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Heads, Shoulders and QQQs

06/15/01 03:41:09 PM
by David Penn

Everyone's been talking about the head and shoulders pattern at the top of the April rally. But if everyone's waiting for the same breakout, will it still take place?

Security:   QQQ
Position:   N/A

I don't for a minute think that I am the first person to point out the intermediate head and shoulders pattern that has formed--to greater and lesser degrees--at the top of the April rally in the QQQs, SPYs and DIAs. While this H&S looks more like an H&S on some charts (the QQQs) than on others (the DIAs), the tell-tale evidence of a failed rally abounds in the averages. "Failed" is probably too strong a word. The April rally was a tremendous one for those fortunate enough to get long early. For example, from the early April low of 34, the QQQs rallied 50% to 51 by mid-May. In a market as gloomy as this one, a 50% advance (15% from the mid-April, big volume gap up advance) is all the more notable.

But, in the sense that all rallies "fail" eventually, H&S tops can be instructive ways of determining when a rally has spent itself. While the H&S top in the QQQs is really not a major pattern (in addition to not being perfectly formed, the pattern is at the top of a rally, but not at the upper reaches of recent prices), it can still help provide a picture of a market that currently has more reasons to go down than up.

Figure 1: This intermediate H&S top suggests a successful retest of the April lows.
Graphic provided by: MetaStock.
A head and shoulders pattern simply represents a series of attempts to bid prices up. It is no surprise, then, to see H&S patterns begin with a big volume, advancing day. Unfortunately, if in fact a top is being reached, even this significant advance will run into resistance and will retreat. In the case of the QQQs, there are two, "right side" rallies and corrections before the big, mid-May push above 50. But this rally also stalled, here reaching about 51 before selling pressure drove prices once again downward. The lack of buying enthusiasm during the last attempt to rally is indicated as much by the declining volume (seen both in the volume bars as well as in the on-balance volume indicator) as by the increasing number of bearish candlesticks during the final rally. This suggests that selling into strength--often the preferred approach of experienced traders--is taking place, and that a lack of confidence in the sustainability of the rally might also be sinking in.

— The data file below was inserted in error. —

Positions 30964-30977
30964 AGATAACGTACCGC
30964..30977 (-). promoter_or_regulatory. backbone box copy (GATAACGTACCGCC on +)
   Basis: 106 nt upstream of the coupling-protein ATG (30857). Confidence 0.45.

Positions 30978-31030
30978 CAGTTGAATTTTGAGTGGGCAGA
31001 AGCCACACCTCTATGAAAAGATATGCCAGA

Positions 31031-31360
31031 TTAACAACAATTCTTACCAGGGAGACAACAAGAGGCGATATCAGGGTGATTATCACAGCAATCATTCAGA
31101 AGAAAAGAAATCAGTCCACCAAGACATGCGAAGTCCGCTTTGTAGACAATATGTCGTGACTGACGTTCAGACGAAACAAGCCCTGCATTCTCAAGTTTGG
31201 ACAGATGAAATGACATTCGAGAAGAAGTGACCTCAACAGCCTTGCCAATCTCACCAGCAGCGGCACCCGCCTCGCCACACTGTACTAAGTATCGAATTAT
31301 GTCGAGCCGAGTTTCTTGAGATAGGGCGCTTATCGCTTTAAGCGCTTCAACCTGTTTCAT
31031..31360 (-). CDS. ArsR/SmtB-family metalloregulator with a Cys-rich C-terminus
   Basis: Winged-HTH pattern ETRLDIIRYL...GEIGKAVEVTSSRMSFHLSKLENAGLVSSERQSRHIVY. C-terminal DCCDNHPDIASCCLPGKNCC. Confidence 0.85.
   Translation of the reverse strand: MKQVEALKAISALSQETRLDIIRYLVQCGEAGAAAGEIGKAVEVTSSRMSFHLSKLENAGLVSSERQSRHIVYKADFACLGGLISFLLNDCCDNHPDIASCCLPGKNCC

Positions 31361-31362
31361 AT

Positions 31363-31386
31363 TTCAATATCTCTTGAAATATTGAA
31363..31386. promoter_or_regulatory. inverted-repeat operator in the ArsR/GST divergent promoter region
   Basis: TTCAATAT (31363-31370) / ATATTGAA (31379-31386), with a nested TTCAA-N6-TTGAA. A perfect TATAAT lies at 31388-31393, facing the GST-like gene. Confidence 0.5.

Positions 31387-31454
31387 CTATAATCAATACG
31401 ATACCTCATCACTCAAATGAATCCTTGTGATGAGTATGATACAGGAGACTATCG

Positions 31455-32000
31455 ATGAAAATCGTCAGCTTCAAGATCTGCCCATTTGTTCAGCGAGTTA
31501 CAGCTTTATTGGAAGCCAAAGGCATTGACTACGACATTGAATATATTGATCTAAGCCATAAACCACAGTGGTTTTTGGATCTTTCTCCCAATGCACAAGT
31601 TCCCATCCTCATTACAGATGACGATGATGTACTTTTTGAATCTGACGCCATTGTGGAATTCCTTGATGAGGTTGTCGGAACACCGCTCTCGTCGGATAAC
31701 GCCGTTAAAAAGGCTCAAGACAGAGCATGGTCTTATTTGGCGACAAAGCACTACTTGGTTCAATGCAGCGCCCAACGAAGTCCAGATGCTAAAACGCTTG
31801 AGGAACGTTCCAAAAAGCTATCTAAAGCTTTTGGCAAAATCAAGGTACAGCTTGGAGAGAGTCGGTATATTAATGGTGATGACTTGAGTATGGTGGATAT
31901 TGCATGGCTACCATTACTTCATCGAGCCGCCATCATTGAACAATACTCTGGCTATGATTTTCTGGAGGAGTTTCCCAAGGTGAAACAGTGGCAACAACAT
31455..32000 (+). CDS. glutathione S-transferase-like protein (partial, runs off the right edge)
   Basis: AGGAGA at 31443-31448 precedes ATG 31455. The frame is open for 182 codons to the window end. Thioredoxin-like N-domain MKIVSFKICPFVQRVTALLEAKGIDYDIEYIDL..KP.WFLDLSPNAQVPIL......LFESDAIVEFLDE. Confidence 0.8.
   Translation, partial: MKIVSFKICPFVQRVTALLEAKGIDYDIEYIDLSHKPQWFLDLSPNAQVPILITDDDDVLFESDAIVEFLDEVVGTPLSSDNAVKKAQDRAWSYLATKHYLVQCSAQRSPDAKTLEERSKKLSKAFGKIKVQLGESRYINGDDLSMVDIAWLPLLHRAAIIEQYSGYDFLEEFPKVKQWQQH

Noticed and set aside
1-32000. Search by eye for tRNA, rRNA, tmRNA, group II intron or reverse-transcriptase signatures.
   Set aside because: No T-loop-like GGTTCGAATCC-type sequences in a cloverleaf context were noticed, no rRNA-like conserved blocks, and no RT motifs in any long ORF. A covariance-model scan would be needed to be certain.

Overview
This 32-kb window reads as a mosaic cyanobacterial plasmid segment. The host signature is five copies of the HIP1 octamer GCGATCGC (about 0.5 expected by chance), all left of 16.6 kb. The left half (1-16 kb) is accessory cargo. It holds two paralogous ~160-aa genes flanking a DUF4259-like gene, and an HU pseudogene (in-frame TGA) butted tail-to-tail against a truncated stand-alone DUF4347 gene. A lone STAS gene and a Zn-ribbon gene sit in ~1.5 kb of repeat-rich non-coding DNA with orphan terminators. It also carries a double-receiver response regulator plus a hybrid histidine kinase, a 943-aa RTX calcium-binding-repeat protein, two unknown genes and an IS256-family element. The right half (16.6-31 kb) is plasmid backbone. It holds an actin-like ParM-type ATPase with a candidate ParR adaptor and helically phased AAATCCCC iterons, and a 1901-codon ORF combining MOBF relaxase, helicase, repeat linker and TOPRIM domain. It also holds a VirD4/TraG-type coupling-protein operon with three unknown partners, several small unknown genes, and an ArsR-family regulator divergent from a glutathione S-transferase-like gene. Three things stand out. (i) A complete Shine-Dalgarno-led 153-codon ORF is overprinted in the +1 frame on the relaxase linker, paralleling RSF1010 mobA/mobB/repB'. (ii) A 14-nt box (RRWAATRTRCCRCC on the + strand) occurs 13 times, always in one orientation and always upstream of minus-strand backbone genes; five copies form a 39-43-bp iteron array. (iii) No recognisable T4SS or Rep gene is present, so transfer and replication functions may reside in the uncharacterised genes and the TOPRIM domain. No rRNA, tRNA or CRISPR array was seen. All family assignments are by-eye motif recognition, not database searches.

The downside breakout from the QQQ's H&S top is also worth noting. Writing on Friday, the QQQs have declined for most of the day. The day before, prices fell below the neckline of the H&S formation and, in doing so, managed to fill the gap made when prices jumped up in mid-April. Whether there is much merit to the old saw that gaps are always filled is subject to debate. But between the fact that the first gap has already been filled and the fact that the downside price objective from the H&S pattern is approximately 37, there is the opportunity for both gaps to be filled on the downside.

Should the QQQ break out from their present formation on the downside, the Nasdaq might end up testing its two-year low of 34, set at the beginning of April. While further losses in the QQQs are not good news in the short-term for many who own stocks like Microsoft, Intel and Cisco, it is worth remembering that the Great April Advance began after the QQQs had fallen more than 52% off its January high of 69. If the QQQs are destined to churn for the time being, backing and filling, taking advantage of temporary overbought and oversold conditions between support and resistance zones (i.e. between a two-year low and the neckline of a H&S top) might be among the better ways to spend the season.

David Penn

Technical Writer for Technical Analysis of STOCKS & COMMODITIES magazine,, and Advantage.

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